Abstract: Embodiment perspectives from the cognitive sciences offer a rethinking of the role of sensorimotor activity in human learning, knowing, and reasoning. Educational researchers have been evaluating whether and how these perspectives might inform the theory and practice of STEM instruction. Some of these researchers have created technological systems, where students solve sensorimotor interaction problems as cognitive entry into curricular content. However, the field has yet to agree on a conceptually coherent and empirically validated design framework, inspired by embodiment perspectives, for developing these instructional resources. A stumbling block toward such consensus, we propose, is an implicit disagreement among educational researchers on the relation between physical movement and conceptual learning. This hypothesized disagreement could explain the contrasting choices we witness among current designs for learning with respect to instructional methodology for cultivating new physical actions: Whereas some researchers use an approach of direct instruction, such as explicit teaching of gestures, others use an indirect approach, where students must discover effective movements to solve a task. Prior to comparing these approaches, it may help first to clarify key constructs. In this theoretical essay we draw on embodiment and systems literature as well as findings from our design research so as to offer the following taxonomy that may facilitate discourse about movement in STEM learning: (a) distal movement is the technologically extended effect of physical movement on the environment; (b) proximal movement is the physical movements themselves; and (c) sensorimotor schemes are the routinized patterns of cognitive activity that becomes enacted through proximal movement by orienting on so-called attentional anchors. Attentional anchors are goal-oriented phenomenological objects or enactive perceptions (“sensori-”) that organize proximal movement to effect distal movement (“-motor”). All three facets of movement must be considered in analyzing embodied learning processes. We demonstrate that indirect movement instruction enables students to develop new sensorimotor schemes including attentional anchors as idiosyncratic solutions to physical interaction problems. These schemes are by necessity grounded in students’ own agentive relation to the world while also grounding target content, such as mathematical notions.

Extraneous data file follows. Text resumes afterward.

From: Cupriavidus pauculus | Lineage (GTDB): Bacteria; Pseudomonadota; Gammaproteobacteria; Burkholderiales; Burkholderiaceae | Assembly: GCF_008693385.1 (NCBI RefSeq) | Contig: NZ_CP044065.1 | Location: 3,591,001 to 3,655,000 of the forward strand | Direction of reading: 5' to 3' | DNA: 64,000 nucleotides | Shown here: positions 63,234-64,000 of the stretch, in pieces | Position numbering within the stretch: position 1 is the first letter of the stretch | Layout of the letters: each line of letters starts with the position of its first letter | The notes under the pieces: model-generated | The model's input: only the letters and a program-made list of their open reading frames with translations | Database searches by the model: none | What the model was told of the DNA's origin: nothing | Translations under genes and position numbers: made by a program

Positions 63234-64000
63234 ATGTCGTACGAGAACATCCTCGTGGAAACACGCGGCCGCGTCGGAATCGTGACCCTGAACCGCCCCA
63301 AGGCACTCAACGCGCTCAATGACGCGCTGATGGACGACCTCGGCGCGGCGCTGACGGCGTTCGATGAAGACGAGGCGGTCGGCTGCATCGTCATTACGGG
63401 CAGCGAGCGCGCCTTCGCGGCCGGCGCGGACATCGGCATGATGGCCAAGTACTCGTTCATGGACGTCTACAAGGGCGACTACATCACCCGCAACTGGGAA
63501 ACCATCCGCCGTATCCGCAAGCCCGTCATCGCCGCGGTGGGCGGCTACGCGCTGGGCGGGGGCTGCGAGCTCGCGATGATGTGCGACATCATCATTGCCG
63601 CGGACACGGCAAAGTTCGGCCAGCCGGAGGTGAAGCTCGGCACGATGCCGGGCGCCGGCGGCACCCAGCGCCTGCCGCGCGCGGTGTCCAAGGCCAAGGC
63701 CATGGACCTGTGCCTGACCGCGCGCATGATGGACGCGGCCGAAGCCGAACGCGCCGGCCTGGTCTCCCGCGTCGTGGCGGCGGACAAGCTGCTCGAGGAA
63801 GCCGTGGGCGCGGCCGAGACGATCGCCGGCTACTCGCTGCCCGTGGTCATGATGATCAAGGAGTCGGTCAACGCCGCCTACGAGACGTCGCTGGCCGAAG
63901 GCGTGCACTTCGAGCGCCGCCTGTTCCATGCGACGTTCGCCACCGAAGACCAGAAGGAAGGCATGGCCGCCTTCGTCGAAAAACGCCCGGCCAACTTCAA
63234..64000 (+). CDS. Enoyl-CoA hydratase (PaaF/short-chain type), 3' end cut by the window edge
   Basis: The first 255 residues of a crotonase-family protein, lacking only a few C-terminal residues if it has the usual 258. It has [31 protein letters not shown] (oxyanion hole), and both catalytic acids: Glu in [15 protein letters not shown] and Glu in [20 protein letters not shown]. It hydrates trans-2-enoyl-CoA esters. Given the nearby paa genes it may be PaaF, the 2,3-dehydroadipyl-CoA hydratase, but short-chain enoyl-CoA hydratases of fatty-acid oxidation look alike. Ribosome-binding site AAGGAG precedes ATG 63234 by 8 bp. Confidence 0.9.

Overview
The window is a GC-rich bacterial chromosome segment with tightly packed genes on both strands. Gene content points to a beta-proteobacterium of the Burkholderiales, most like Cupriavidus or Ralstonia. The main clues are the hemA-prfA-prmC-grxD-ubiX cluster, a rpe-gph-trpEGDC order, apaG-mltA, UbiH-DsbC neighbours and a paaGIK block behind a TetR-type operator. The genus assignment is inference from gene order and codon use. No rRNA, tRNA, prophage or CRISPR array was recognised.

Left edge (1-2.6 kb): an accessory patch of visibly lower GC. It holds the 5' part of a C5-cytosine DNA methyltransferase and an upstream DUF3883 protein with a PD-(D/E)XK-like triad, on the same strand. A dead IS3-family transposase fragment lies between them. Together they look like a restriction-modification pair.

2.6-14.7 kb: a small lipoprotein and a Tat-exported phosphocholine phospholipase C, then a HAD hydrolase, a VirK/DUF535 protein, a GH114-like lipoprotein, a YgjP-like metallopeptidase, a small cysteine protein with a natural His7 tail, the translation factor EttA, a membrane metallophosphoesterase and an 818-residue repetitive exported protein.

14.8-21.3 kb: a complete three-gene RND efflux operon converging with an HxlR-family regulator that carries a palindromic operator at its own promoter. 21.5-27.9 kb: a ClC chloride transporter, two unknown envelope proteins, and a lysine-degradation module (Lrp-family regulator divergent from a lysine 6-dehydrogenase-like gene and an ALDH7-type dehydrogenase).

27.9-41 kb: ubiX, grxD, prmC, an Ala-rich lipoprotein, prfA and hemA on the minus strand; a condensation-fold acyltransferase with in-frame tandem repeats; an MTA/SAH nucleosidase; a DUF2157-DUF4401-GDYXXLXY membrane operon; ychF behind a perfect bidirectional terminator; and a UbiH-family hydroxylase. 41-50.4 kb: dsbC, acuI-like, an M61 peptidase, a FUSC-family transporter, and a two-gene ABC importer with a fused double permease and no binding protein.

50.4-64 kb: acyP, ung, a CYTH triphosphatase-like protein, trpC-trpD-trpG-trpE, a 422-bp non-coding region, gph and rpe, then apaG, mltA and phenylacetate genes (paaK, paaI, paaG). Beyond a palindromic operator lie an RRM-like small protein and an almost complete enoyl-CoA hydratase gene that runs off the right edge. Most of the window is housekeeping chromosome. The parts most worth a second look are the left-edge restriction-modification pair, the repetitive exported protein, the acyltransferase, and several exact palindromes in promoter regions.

Significance: Engineering developments in computational technology have created unprecedented opportunities for industry to build and disseminate mathematics-education applications (“apps”). Thousands of these applications are now literally at the fingertips of any child who can access a tablet, smartphone, or personal computer with responsive touchscreen. Educational researchers could contribute to the quality of these ubiquitous consumer products by offering design frameworks informed by theories of learning. However, existing frameworks are derived from interaction theories drawing on epistemological assumptions that are no longer tenable, given the embodiment turn in the cognitive sciences. A proposed systemic reconceptualization of mathematical objects as grounded in sensorimotor schemes for material interaction offers educational designers heuristics for creating activities in which students learn by discovering motion patterns.

Shayan, S., Abrahamson, D., Bakker, A., Duijzer, A. C. G., & Van der Schaaf, M. F. (2017). Eye-tracking the emergence of attentional anchors in a mathematics learning tablet activity. In C. A. Was, F. J. Sansosti, & B. J. Morris (Eds.), Eye-tracking technology applications in educational research (pp. 166-194). Hershey, PA: IGI Global.

ABSTRACT: Little is known about micro-processes by which sensorimotor interaction gives rise to conceptual development. Per embodiment theory, these micro-processes are mediated by dynamical attentional structures. Accordingly this study investigated eye-gaze behaviors during engagement in solving tablet-based bimanual manipulation tasks designed to foster proportional reasoning. Seventy-six elementary- and vocational-school students (9-15 yo) participated in individual task-based clinical interviews. Data gathered included action-logging, eye-tracking, and videography. Analyses revealed the emergence of stable eye-path gaze patterns contemporaneous with first enactments of effective manipulation and prior to verbal articulations of manipulation strategies. Characteristic gaze patterns included consistent or recurring attention to screen locations that bore non-salient stimuli or no stimuli at all yet bore invariant geometric relations to dynamical salient features. Arguably, this research validates empirically hypothetical constructs from constructivism, particularly reflective abstraction.